Life can take a turn at any given moment. Things can go wrong and do go wrong. But it is essential that we remain positive and remember how grateful we are for this life. We get one life so we need to live it to the fullest.

There's always someone out there who has it "worse than you", but when that person still chooses to remain positive...take a lesson from them!

Life is good. Life is beautiful. Life is given to us for a reason.

Always Remember!

Times get hard. Life throws us curveballs. But regardless of your current situation, you've got so much to be thankful for. 

When things do take a turn, remind yourself of all the positivity in your life. Don't let yourself get too down. 

Lost Angels: A Documentary that Will Change Your Views on the Homeless

I love a good documentary when I stumble across one. I think they're a phenomenal way to learn more about a particular lifestyle or get more insight on a certain event. Fortunately, Netflix has some great documentaries available so I take full advantage of what it has to offer! 

My most recent documentary I found on Netflix is called Lost Angels. It's a heartfelt story of the homeless that reside on Skid Row in Los Angeles, CA. Having driven through the streets of L.A. and having seen these people first hand, I have always wondered about their stories. Where did they come from? How did they get here? How do they survive?

The documentary follows 8 different people and shows their lives living on Skid Row. While they all live or have lived there, their experiences are all so unique. One of the stories that really stood out to me, is that of Lee Anne. She's lived on the streets for over 20 years and carries all of her belongings (plus loads of extras) in a shopping cart that she takes everywhere. Although she is homeless and cannot fully take care of herself, she always has a bag of cat food and feeds all of the cats who also live on the streets of Los Angeles. Lee Anne spends her days doing as much as she can to keep herself afloat but is always looking out for the community that lives along side her.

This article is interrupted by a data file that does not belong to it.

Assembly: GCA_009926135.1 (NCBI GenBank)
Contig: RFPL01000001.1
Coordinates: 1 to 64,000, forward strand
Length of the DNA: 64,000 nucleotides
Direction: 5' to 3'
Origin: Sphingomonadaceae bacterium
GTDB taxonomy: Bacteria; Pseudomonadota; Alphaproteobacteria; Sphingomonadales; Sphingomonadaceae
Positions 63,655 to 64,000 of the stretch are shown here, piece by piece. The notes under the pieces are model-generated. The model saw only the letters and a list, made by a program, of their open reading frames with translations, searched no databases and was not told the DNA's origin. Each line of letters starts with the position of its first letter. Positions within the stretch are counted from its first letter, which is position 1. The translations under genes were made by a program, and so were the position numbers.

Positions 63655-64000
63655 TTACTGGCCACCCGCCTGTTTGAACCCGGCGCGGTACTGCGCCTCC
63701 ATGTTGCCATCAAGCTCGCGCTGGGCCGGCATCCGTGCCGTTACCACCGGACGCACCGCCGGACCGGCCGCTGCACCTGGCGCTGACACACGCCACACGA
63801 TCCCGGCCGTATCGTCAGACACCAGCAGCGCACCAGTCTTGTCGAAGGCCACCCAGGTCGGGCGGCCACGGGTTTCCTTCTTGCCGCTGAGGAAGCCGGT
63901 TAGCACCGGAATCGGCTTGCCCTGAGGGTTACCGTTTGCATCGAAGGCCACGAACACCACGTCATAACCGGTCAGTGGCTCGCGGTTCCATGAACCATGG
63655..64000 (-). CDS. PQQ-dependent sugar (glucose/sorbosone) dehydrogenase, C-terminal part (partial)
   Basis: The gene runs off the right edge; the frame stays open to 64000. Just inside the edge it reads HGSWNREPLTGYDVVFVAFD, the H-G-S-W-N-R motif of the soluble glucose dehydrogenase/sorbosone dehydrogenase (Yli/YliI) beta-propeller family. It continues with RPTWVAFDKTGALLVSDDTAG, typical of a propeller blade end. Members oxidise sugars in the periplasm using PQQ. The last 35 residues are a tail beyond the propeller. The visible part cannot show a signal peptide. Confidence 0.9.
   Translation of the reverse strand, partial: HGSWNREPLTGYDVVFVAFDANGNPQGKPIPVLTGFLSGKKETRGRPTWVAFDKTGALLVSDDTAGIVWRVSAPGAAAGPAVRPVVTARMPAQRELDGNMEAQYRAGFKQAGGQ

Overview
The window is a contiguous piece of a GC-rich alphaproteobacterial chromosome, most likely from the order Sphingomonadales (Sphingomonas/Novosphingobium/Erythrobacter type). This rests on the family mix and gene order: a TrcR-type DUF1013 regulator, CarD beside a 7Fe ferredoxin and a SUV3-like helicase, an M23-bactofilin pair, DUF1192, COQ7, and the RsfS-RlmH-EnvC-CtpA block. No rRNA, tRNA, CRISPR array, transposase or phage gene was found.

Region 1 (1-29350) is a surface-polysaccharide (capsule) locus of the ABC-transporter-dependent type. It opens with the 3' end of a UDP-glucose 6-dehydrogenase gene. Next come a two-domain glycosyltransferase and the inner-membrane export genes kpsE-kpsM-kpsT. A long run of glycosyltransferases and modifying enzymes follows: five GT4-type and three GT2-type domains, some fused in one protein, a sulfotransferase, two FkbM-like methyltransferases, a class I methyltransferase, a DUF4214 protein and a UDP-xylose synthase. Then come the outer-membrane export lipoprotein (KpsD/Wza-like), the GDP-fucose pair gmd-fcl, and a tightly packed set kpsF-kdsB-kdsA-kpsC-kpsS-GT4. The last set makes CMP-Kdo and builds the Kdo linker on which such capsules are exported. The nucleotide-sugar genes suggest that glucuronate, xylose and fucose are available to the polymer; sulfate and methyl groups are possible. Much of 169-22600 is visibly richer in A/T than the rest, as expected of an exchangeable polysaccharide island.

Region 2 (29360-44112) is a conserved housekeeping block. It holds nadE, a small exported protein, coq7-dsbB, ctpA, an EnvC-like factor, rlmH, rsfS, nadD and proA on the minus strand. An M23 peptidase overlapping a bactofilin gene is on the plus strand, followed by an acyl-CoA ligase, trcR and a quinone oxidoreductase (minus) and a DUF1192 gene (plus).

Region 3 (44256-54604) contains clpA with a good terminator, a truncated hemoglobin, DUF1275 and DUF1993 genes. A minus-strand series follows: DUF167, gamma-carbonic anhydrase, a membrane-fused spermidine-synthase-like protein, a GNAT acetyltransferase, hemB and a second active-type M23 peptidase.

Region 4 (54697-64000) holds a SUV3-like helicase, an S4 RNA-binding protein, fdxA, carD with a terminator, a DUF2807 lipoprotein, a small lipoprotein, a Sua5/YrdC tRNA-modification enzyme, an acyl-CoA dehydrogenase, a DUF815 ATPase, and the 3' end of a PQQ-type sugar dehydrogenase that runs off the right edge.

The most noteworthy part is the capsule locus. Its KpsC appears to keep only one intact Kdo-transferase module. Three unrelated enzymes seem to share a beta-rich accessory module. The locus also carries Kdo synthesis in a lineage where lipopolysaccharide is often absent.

Lee Anne often is seen walking around the streets with a tall gentleman named KK. Him and Lee Anne have a deep bond and really look out for each other. Although he was living in a shelter built to get the homeless people off of the streets, he spent his days walking Skid Row with his dearest Lee Ann. She thought of the streets of Los Angeles as her home and refused to go into any of the shelters offered to her. Surprisingly, a high percentage of the people living here would refuse any help from shelters. They have a strong community and that's just the way they like it.

From an outsider looking in, I was always under the impression that Skid Row was just a drug filled, violent and overall mortifying place to be. In reality, it's a family. While there is a high number of rapes, violence and drug use, a lot of the people there have built a community. They trust each other and work together to support and help one another. 

Seeing this documentary made me so grateful for what I have. It is easy to take the life we have for granted. It isn't until you get a glimpse into the life of someone less fortunate that you understand just how good a lot of us have it. 

While material things are great and it's nice to have a roof over our heads, there are some traits that these amazing people have that we sometimes lack. They aren't drug addicted, lifeless bums. They are human beings with a beautiful sense of what life is about. They make due with what they have. They're resourceful and appreciate even the smallest of things. Seeing people refuse help because they were content with the life they were living, was not only shocking but a huge eye opener.

If you haven't seen this documentary, I highly recommend it. I found Lost Angels on Netflix, but I'm sure there are other ways to see it!